A NEW international study has found that a third of Irish women drink high levels of alcohol in early pregnancy.
The research, which was carried out by a team in Cork, found that 80 per cent of women in Ireland drank at some point in their pregnancy compared to 65 per cent in Britain.
The researchers found that Ireland had the highest proportion of drinking during pregnancy and more than double that of Australia (38 per cent).
New Zealand was the fourth country surveyed and came out at 53 per cent/
A follow-up study will look at the situation in other European countries.
Eighty per cent of the 1,774 women who responded to the Irish part of the study had consumed some alcohol in the first 15 weeks of pregnancy.
More than 20 per cent reported drinking moderate to heavy amounts of alcohol at 15 weeks of pregnancy.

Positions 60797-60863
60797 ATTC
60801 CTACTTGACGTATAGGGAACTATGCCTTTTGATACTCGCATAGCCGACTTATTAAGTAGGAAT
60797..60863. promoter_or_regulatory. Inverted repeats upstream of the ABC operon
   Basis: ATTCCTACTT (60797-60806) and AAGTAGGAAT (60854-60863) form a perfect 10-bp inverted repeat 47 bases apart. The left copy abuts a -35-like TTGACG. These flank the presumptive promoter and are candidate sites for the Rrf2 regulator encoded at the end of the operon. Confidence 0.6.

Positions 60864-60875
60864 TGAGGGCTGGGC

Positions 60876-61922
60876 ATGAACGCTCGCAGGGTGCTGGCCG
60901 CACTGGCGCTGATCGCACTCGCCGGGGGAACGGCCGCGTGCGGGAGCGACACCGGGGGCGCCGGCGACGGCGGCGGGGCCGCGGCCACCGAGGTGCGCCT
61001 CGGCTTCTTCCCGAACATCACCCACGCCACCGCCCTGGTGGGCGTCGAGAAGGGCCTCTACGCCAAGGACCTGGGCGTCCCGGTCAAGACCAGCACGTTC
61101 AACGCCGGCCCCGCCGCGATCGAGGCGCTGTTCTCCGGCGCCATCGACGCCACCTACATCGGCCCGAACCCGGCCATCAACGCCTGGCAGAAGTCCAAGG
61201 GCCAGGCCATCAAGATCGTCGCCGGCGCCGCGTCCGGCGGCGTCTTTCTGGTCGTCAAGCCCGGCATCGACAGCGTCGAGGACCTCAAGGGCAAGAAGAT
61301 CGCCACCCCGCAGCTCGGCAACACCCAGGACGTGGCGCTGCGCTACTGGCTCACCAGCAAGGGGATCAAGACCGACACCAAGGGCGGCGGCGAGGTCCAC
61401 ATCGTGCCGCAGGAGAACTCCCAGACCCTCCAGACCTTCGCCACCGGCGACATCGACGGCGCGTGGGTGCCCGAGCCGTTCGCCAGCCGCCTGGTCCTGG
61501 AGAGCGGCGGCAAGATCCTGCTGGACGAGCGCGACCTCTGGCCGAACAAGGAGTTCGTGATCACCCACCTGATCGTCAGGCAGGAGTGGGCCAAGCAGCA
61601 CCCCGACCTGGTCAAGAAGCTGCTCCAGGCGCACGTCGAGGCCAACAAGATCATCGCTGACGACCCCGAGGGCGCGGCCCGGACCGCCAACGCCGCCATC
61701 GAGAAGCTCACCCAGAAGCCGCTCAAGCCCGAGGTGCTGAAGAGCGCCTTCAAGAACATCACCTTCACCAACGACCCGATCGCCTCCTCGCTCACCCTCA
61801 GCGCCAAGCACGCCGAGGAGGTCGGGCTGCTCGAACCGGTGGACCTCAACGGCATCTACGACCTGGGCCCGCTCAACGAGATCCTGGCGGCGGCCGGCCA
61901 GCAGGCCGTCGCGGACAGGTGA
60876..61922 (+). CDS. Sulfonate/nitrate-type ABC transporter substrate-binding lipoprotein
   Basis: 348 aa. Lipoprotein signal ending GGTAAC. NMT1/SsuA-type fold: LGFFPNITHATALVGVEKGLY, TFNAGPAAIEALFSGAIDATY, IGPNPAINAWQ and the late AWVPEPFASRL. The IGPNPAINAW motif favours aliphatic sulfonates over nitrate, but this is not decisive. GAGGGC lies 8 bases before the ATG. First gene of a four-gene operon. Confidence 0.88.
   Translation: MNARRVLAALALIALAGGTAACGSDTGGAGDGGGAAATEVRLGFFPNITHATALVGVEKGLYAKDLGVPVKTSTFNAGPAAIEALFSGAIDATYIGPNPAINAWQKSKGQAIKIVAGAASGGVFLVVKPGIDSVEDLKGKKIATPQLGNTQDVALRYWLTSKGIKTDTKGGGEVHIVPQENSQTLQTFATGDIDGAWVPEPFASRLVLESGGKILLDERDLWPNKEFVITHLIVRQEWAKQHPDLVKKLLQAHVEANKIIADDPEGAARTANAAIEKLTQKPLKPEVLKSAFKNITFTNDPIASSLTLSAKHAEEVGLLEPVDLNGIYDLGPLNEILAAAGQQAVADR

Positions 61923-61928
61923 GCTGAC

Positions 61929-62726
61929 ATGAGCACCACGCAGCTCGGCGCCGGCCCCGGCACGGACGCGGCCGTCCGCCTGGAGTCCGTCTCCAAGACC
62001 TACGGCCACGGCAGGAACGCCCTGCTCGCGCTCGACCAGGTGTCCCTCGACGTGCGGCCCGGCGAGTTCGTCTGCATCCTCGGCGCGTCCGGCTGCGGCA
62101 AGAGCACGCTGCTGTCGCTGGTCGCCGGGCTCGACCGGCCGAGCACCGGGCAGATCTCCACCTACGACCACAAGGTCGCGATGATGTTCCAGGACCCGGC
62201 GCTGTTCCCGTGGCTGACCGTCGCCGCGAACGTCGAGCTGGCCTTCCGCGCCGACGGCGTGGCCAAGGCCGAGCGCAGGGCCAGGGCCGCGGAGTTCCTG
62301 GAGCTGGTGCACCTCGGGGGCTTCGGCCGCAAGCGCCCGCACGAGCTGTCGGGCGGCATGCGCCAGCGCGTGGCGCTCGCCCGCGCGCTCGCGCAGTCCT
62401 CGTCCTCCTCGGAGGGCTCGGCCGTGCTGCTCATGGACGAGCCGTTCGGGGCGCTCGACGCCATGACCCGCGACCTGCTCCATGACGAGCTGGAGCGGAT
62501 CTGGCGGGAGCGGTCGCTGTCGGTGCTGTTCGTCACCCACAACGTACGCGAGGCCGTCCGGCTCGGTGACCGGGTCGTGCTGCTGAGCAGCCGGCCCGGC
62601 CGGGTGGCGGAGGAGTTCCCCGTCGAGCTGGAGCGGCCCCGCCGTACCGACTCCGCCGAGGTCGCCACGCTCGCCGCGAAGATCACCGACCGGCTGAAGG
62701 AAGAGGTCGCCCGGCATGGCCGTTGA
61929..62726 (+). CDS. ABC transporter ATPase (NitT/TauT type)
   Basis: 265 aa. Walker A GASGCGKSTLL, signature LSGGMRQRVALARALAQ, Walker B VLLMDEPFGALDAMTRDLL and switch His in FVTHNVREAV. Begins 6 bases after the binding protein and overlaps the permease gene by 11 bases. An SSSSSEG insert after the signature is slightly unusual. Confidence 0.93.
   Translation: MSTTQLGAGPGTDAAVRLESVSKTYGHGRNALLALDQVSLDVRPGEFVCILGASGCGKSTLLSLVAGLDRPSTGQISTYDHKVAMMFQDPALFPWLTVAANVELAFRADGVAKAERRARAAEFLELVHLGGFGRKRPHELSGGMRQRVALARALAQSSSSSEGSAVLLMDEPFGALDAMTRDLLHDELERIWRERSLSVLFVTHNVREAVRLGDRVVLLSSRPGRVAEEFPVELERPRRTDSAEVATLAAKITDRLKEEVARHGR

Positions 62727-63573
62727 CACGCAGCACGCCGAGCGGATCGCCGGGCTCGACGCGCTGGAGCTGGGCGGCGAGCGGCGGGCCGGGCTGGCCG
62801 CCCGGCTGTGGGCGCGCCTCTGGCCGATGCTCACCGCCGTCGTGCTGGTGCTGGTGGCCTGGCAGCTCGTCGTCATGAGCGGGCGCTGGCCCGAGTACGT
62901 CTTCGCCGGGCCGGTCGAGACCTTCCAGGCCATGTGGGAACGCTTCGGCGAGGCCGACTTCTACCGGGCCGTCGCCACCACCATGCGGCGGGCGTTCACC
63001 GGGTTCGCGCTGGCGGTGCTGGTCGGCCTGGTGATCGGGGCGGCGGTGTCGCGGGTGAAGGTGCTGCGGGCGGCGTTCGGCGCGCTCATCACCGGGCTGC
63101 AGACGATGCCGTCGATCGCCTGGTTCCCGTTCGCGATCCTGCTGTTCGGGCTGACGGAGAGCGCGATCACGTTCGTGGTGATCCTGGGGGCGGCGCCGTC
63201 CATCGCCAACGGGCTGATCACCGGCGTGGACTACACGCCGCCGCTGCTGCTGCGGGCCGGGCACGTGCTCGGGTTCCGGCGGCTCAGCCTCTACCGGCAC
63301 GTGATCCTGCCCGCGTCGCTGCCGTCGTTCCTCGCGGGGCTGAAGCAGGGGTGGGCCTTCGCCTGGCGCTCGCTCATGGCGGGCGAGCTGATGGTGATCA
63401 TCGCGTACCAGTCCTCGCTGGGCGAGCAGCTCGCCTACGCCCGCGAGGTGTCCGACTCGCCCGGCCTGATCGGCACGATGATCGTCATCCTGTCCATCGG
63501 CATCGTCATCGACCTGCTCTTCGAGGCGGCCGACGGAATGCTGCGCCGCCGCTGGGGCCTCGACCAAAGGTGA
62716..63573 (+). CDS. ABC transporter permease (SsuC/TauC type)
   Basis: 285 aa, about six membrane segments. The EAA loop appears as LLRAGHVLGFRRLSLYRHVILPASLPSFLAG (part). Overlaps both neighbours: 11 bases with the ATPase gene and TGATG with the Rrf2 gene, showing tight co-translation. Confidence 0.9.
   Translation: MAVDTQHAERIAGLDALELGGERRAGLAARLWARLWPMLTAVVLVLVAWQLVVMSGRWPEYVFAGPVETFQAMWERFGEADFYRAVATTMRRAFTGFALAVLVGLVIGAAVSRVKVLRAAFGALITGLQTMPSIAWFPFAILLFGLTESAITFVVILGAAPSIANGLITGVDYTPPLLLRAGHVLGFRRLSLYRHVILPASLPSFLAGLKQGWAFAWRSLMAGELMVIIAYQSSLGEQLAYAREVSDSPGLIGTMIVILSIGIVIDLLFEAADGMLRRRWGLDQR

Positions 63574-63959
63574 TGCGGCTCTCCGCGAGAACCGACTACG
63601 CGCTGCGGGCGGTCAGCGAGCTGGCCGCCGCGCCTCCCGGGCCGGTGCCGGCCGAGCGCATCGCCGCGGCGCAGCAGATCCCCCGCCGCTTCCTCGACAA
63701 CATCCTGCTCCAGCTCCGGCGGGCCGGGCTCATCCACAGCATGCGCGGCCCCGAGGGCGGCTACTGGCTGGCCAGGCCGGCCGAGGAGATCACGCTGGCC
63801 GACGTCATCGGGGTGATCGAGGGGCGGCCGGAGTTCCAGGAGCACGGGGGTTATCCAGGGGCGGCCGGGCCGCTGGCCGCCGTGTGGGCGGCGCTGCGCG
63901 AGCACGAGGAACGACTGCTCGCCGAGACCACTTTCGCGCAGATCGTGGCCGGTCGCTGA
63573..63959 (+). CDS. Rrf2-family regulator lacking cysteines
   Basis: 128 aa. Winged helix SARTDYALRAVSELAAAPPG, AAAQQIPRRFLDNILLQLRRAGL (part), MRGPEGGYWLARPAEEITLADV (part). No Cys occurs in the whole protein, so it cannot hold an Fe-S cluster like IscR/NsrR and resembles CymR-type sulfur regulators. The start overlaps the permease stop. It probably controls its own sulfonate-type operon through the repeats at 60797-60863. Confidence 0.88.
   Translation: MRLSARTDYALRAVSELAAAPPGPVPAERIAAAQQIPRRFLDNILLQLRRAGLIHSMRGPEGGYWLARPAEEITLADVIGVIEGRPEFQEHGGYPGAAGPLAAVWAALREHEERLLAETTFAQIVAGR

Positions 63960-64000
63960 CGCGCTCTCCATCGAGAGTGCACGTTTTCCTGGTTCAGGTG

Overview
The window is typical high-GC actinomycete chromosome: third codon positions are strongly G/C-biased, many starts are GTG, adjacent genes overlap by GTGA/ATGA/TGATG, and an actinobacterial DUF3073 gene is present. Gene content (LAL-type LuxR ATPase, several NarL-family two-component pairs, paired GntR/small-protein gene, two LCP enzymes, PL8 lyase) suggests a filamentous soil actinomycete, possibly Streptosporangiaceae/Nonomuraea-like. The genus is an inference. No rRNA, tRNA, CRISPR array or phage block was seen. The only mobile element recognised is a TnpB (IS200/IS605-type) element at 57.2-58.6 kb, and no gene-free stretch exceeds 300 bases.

Thirty one per cent of women in Ireland admitted to binge drinking in the first 15 weeks on more than two occasions.
This compared with just 4 per cent of women in New Zealand.
Prof Louise Kenny, who led the study and is the director of the Irish Centre for Fetal and Neonatal Translational Research, said she was shocked at the high rate of alcohol use amongst some pregnant Irish women.
She said, however, that despite the alcohol consumption the research found that the women are not increasing their odds of having a smaller baby, high blood pressure or a premature birth.
However she stressed the potential for damaging the baby’s brain remains one of the single most important reasons for pregnant women to avoid alcohol intake.
She said: “We looked at the effects of alcohol on the eventual outcome of the pregnancy, we looked at whether alcohol is associated with smaller babies or earlier babies.
“We didn’t actually find any correlation between alcohol intake and the outcome of pregnancies, which is perhaps not that surprising.
“Previous work has indicated that the detrimental effects of alcohol are quite subtle and they affect the cognisant development of the babies, by that we mean brain development.”